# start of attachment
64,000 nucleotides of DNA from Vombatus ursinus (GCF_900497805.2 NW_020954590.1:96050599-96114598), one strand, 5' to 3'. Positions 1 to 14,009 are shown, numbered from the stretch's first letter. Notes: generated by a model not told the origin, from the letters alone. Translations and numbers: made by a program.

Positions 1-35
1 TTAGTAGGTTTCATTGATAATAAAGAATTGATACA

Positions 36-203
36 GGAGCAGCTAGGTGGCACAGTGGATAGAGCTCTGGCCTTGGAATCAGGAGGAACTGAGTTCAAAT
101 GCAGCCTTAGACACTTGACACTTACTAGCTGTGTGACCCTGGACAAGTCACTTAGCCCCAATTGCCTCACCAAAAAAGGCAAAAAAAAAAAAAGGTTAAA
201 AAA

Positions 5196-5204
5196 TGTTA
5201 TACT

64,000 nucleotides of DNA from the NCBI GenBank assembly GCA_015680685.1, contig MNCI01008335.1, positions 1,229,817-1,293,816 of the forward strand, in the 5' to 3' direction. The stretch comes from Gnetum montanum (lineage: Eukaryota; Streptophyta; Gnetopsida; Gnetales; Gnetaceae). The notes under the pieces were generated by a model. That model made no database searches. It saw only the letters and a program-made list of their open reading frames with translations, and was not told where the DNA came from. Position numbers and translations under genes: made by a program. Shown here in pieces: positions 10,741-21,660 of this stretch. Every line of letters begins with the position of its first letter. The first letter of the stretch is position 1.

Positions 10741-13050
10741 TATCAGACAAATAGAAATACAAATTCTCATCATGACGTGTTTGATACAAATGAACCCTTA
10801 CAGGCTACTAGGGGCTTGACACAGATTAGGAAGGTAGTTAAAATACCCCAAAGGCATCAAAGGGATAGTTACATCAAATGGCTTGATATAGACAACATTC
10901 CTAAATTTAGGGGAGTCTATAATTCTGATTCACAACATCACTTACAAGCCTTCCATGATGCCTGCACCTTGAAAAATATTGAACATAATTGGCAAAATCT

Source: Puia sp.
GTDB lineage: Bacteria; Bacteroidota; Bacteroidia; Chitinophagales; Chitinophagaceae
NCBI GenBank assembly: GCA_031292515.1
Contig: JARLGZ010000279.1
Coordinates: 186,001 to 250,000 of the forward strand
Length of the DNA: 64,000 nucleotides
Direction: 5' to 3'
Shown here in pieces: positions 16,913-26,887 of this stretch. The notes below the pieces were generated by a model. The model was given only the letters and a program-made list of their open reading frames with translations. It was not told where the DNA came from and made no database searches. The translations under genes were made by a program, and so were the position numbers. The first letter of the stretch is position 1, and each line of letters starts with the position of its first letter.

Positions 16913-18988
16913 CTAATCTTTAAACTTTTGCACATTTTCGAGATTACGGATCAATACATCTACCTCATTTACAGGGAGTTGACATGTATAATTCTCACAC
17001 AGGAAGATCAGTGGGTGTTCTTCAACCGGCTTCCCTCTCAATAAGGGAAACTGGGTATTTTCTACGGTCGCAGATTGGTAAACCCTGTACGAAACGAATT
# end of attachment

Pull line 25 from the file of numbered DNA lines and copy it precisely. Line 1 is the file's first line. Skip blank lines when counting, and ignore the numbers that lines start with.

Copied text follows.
16913 CTAATCTTTAAACTTTTGCACATTTTCGAGATTACGGATCAATACATCTACCTCATTTACAGGGAGTTGACATGTATAATTCTCACAC